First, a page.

Whether you plan on hiring contractors to do the renovations or intend to do all the work yourself, you MUST have the property inspected by a professional. In fact, you’ll probably need several professionals. Don’t assume anything in the house, on the house, below the house, or outside the house is in good condition. You’ll need a licensed electrician to inspect the electrical system and provide a detailed list of the items that need to be fixed or replaced. You’ll need a licensed plumber to inspect the water and sewer systems and provide a detailed list of the items that need to be fixed or replaced. The plumber should also be able to inspect the septic system if the house doesn’t have city water and sewer. You’ll need a termite expert to inspect the property. You’ll want a general contractor to inspect the structural components of the house such as the foundation, roof, walls, ceilings, floors, windows, and doors. If the yard is in lousy condition, you might want to have a landscaper inspect everything and provide a detailed list of possible work to be done.
Did we forget anything? You bet. Upgrades! Whether the house is currently vacant or occupied, chances are you’ll want to install new appliances and completely renovate the bathroom. The kitchen and bathroom are the two most critical rooms home buyers look at. While you’re installing new appliances you might want to replace the kitchen cabinets with something more modern. If the house is more than 10 years old you’ll probably need to replace the carpet and linoleum.
Outside the house you’ll need to look at everything from a buyer’s point-of-view. Does every other house in the neighborhood have a 2-car garage? If so, then you probably want to build a 2-car garage. Your house will be worth a lot less if it’s the only one in the neighborhood without a garage. What about the deck or porch? Families with children love spending time on the deck in the summertime. If the house has a deck or porch, make sure it’s not sagging or appears unsafe. Nothing sticks out like a sore thumb worse than a sagging roof, porch, deck, or stairway.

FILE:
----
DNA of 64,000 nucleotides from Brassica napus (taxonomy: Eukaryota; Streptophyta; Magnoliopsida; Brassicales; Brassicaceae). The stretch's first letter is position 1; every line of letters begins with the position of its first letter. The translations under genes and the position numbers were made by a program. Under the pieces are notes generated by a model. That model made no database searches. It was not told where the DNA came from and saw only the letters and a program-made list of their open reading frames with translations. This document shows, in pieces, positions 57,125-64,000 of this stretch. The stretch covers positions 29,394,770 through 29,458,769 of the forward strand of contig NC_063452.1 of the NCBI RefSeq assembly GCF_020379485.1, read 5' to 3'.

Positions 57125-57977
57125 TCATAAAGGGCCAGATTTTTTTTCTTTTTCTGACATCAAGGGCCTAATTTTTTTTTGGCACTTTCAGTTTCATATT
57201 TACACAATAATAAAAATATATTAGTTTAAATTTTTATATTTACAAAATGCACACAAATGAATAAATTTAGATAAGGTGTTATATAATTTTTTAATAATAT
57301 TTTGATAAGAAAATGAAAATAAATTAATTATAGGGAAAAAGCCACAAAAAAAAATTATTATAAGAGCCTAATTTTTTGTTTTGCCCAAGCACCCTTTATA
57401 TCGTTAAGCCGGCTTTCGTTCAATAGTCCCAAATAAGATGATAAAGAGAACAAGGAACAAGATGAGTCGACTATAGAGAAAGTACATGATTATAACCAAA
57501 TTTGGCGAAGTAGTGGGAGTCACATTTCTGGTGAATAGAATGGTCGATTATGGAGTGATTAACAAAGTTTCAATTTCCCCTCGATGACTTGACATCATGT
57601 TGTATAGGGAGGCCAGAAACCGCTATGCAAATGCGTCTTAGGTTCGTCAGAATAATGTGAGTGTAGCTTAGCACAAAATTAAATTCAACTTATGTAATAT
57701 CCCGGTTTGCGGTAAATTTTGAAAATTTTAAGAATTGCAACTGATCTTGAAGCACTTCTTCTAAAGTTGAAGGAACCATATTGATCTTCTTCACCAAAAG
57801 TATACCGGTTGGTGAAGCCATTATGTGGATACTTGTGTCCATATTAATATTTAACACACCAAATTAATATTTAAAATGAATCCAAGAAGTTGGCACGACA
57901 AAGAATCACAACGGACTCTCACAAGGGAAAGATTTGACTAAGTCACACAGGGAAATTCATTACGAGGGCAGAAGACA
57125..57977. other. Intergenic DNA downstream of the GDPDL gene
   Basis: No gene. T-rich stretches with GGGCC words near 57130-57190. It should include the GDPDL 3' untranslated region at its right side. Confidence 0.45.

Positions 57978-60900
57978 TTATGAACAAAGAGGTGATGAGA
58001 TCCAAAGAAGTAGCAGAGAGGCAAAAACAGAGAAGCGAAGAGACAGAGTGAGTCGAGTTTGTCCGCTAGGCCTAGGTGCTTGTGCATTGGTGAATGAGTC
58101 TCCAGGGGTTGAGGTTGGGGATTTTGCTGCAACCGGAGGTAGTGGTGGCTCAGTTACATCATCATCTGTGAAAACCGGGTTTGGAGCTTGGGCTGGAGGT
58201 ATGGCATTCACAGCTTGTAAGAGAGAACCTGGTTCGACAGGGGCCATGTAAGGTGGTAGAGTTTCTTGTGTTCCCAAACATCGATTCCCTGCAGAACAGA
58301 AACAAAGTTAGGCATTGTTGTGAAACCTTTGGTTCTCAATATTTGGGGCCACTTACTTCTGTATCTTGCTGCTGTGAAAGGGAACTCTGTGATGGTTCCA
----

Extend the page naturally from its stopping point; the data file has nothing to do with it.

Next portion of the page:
Once you’ve received all of the estimates to renovate, remodel, and upgrade the house, add the selling costs, which we’ll cover later. Take your total estimate figure and add at least 25%. The additional 25% will cover unforeseen surprises such as rotted floor joists discovered while replacing the carpet or water damage in the attic because the previous owner had the roof shingles replaced but didn’t repair the actual water damage. If you think these surprises won’t happen, you’ll quickly discover that they will.
The final step in finding the right house to flip is estimating your profit. Add the cost of the house to the estimate (plus 25%) to fix it up. Also add the selling costs. Chances are a seasoned appraiser will be able to estimate the market value of the house after all of the renovations and upgrades have been performed. The worst mistake you can make is to not look at the potential sales price of the home after it’s fixed up. Some people blindly buy a cheap house and dump a ton of money into having it fixed up. Then when it comes time to list the house for sale, they discover the market value is less than put into the house. It happens more often than you might think. Always work up the figures before you buy the house. Estimate the renovation costs, property taxes, and selling costs, then decide if you can make a profit based on what the house should be worth in the future.